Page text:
It’s do or die time on Grimm’s sixth and final season. Detective Nick Burkhardt’s (David Giuntoli) boss, former frenemy and current mayor, Captain Sean Renard (Sasha Roiz) is out for blood. To achieve his ambitions and climb the political ranks, Renard will eliminate anything standing in his way–including Nick. At the same time, a magical artifact seems to have a strange hold over Nick. His love life is in shambles now that both Adalind (Claire Coffee) and Eve/Juliette (Bitsie Tulloch) are in the picture. So, what’s a Grimm to do?

Giuntoli recently spoke with The GATE about Nick’s last stand, his supernatural addiction, making a big move against Renard and the possibility of more Grimm in the future. In addition, Giuntoli talked about his directorial debut this Friday.

Watch the final season of Grimm on NBC in the U.S. and CTV in Canada.

Last time we chatted, you wanted Grimm’s final season to focus on the core characters. How happy are you with the way the writers have attacked these final 13 episodes?

David Giuntoli: It’s exactly what I hoped for. I had no specific plot point desires really. I wanted it to be big and I wanted it to be final. That has certainly been achieved. It really is the core characters, including Trubel (Jacqueline Toboni) a little bit. It’s far less Wesen-of-the-week, although we’ll see a little bit of that in the middle of the season. Then, towards the end of the season, it’s the one through eight on the call sheet.

What kind of closure were you hoping for Nick?

Giuntoli: Things are clearly not going well for Nick. One of the arcs of the series would be… in episode one, he finds out he’s a Grimm. He’s this confused, in denial, little cop-boy detective, with a boy-detective haircut. He may as well have been a Hardy Boy.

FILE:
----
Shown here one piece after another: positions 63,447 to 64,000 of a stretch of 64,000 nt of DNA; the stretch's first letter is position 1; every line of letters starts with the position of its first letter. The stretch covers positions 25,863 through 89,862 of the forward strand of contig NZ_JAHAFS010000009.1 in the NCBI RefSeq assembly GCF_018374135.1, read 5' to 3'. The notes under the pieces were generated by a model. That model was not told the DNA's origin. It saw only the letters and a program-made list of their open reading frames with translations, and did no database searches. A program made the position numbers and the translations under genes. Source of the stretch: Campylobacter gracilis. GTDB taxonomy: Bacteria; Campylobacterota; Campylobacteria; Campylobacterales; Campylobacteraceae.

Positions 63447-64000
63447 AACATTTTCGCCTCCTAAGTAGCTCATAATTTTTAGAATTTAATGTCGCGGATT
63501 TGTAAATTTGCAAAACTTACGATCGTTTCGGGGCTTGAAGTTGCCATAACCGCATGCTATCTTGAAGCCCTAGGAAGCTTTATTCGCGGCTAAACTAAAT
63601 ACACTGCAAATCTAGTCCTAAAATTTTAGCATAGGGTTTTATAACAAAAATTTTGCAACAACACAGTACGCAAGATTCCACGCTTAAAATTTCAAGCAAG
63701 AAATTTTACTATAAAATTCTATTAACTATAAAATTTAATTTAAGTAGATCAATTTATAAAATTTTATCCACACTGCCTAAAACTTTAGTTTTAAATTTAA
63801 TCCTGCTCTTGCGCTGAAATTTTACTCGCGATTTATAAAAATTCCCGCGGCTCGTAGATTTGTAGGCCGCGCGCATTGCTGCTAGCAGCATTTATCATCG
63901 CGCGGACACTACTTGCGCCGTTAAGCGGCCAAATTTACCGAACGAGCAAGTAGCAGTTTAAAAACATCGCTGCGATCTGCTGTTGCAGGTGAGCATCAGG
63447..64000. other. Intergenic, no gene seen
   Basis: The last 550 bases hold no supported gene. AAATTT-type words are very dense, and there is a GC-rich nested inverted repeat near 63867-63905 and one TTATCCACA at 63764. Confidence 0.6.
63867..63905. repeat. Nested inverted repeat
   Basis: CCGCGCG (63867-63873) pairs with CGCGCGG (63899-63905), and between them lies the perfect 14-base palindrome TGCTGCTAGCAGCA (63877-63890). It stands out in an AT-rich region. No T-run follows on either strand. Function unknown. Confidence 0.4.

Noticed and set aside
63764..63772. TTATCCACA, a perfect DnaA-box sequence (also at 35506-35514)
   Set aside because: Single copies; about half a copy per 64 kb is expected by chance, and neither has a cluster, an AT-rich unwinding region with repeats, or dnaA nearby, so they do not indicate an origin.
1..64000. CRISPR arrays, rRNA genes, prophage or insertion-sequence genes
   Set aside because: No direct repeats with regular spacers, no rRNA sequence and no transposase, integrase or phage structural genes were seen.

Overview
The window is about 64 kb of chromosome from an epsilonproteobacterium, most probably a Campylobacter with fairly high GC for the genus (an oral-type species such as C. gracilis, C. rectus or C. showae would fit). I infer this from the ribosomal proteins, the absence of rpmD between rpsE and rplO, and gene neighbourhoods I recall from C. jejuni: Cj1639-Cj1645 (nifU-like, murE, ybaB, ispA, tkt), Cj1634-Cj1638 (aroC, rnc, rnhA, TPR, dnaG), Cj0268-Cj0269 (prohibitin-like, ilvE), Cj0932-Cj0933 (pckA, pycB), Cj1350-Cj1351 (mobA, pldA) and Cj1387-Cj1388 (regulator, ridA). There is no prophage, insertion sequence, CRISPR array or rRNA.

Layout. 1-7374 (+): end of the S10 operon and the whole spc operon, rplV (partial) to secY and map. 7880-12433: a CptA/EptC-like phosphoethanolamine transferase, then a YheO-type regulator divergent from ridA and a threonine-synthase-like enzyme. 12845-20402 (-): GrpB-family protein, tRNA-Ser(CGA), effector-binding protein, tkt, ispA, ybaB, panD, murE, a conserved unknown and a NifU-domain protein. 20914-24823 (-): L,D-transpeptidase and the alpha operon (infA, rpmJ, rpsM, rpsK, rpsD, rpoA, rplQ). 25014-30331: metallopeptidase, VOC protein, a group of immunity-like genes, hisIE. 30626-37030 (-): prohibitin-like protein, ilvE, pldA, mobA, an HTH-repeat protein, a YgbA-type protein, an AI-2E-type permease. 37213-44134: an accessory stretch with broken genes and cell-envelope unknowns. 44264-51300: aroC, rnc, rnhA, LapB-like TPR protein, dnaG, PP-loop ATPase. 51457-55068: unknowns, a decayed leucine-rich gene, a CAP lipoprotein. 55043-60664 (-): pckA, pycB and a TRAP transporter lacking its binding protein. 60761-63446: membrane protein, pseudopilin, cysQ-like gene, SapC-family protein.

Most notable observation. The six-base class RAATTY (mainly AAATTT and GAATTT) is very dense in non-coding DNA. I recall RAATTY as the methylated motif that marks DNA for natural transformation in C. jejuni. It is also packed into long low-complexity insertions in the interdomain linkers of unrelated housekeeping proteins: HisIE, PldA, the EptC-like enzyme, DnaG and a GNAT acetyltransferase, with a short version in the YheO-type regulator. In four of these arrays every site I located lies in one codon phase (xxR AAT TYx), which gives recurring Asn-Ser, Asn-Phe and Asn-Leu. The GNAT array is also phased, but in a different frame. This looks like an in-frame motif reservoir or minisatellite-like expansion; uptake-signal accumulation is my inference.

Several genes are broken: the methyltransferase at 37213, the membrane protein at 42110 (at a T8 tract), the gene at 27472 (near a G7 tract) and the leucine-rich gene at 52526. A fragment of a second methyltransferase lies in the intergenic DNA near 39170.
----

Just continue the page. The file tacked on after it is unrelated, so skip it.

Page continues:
He had been warned by his mother and his aunt–all of these Grimms that became before him – saying, “You must leave Juliette now. You cannot be with your son. These relationships you keep around you are in peril from your Grimm destiny. You can’t have both.” His aunt lived in a trailer, going from state to state, fighting Wesen and having no relationships at all. And she was killed. My mother was beheaded, for God’s sake. Here I have kept my Scooby Gang of friends and they are always in harm’s way. I feel the closer I am to somebody, the more their life is completely derailed. That continues to happen this season. I think Nick’s closure and arc is going to be his full acceptance of his responsibility and what that means for the rest of his life. He has to say goodbye to a lot of stuff.

So far, Nick and Renard have done plenty of posturing and moving people around like chess pieces. They haven’t directly confronted each other. In what ways do things escalate this week?

Giuntoli: This week’s episode, which I directed, has one of the greatest fights we’ll ever see in Grimm, both in it’s creativity and where it takes place and who is fighting in it. We haven’t seen anything like this before on Grimm. It was a pain in my ass to direct, but I did it, with the help of everyone. It was very difficult to achieve and you’ll see why.

There’s some interesting mistaken identity, Grimm-style, when Nick transforms into Renard. How challenging was that to pull off?

Giuntoli: Yeah, it was like, “How are we going to do this? Let’s talk.” Nick and Renard have different personas, so we had to figure out what Nick does, and what Renard does, and heighten them. Nick constantly has his hands on his hips. He cocks his head to one side. It was a funny episode. The creators of the show and I wanted to milk that a little more. We did. We could have cut it in a different way, where it would have been a complete comedy, so we had to take some of the stuff out because it was too silly. I haven’t worked with a green screen. We had never done that. We had never done split-screen stuff or two-person in one-shot, green-screen stuff. We had to figure that out as we were going.